In an earlier post I argued that, contrary to much of the literature in the area, parallelism is all about efficiency, and has little or nothing to do with concurrency. Concurrency is concerned with controlling non-determinism, which can arise in all sorts of situations having nothing to do with parallelism. Process calculi, for example, are best viewed as expressing substructural composition of programs, and have very little to do with parallel computing. (See my PFPL and Rob Simmons’ forthcoming Ph.D. dissertation for more on this perspective.) Parallelism, on the other hand, is captured by analyzing the cost of a computation whose meaning is independent of its parallel execution. A cost semantics specifies the abstract cost of a program that is validated by a provable implementation that transfers the abstract cost to a precise concrete cost on a particular platform. The cost of parallel execution is neatly captured by the concept of a cost graph that captures the dynamic data dependencies among subcomputations. Details such as the number of processors or the nature of the interconnect are factored into the provable implementation, which predicts the asymptotic behavior of a program on a hardware platform based on its cost graph. One advantage of cost semantics for parallelism is that it is easy to teach freshmen how to write parallel programs; we’ve been doing this successfully for two years now, with little fuss or bother.
This summer Guy Blelloch and I began thinking about other characterizations of the complexity of programs besides the familiar abstractions of execution time and space requirements of a computation. One important measure, introduced by Jeff Vitter, is called I/O Complexity. It measures the efficiency of algorithms with respect to memory traffic, a very significant determiner of performance of programs. The model is sufficiently abstract as to encompass several different interpretations of I/O complexity. Basically, the model assumes an unbounded main memory in which all data is ultimately stored, and considers a cache of blocked into chunks of size that provides quick access to main memory. The complexity of algorithms is analyzed in terms of these parameters, under the assumption that in-cache accesses are cost-free, so that the only significant costs are those incurred by loading and flushing the cache. You may interpret the abstract concepts of main memory and cache in the standard way as a two-level hierarchy representing, say, on- and off-chip memory access, or instead as representing a disk (or other storage medium) loaded into memory for processing. The point is that the relative costs of processing cached versus uncached data is huge, and worth considering as a measure of the efficiency of an algorithm.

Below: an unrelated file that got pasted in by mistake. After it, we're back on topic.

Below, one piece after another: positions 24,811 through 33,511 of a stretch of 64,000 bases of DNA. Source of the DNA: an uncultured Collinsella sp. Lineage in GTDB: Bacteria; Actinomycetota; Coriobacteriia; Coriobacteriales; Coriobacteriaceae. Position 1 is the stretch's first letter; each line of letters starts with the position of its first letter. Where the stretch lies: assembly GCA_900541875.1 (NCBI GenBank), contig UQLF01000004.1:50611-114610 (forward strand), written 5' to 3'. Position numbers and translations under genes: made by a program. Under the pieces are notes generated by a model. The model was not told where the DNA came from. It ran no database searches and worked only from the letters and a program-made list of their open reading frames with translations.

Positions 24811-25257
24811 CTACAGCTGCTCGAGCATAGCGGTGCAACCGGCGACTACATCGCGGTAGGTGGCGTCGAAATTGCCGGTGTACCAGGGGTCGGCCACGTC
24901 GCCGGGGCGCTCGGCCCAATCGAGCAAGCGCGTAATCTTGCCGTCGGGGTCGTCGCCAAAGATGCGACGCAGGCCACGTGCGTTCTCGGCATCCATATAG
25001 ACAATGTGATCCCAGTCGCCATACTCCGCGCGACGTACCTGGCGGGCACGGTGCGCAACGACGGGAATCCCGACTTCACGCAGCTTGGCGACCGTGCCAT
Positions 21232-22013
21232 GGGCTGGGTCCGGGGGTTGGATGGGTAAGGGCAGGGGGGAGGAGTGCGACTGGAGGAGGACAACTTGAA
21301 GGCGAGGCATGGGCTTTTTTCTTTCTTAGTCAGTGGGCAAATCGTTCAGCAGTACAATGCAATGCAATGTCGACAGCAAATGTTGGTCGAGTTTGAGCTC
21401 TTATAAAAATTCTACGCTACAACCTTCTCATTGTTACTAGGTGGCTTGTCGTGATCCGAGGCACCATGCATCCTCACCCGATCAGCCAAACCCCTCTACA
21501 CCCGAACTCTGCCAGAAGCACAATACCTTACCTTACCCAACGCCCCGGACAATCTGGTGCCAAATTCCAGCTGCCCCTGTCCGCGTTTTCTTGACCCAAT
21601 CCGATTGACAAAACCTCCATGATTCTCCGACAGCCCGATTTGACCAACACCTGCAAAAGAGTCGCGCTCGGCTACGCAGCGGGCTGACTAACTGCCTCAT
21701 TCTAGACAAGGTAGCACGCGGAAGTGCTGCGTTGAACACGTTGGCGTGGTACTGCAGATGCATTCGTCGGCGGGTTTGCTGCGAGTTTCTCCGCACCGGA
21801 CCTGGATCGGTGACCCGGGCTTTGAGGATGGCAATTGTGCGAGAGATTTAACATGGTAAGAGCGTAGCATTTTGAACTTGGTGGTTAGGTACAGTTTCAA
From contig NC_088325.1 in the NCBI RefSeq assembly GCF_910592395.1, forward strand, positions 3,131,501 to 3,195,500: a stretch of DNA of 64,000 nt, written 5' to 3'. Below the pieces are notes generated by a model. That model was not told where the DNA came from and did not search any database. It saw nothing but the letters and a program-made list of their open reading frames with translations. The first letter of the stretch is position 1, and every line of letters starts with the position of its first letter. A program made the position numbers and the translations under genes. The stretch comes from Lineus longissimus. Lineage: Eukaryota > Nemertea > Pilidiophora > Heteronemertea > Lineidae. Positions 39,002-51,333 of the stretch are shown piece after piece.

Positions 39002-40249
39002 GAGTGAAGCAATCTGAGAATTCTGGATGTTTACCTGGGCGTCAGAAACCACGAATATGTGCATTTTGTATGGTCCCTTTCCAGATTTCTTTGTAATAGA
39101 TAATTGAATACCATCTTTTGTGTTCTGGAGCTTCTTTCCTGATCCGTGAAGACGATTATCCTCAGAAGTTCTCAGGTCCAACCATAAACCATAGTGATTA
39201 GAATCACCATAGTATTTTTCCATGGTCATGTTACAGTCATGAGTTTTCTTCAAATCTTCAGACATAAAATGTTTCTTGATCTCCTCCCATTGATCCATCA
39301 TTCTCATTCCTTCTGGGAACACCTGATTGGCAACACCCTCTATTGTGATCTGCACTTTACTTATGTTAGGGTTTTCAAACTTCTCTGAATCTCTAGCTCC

As usual in the algorithms world Vitter makes use of a low-level machine model in which to express and evaluate algorithms. Using this model Vitter obtains a lower-bound for sorting in the I/O model, and a matching upper bound using a -way merge sort, where is chosen as a function of and (that is, it is not cache oblivious in the sense of Leiserson, et al.) Although such models provide a concrete, and well-understood, basis for analyzing algorithms, we all know full well that programming at such a low-level is at best a tedious exercise. Worse, machine models provide no foundation for composition of programs, the single most important characteristic of higher-level language models. (Indeed, the purpose of types is to mediate composition of components; without types, you’re toast.)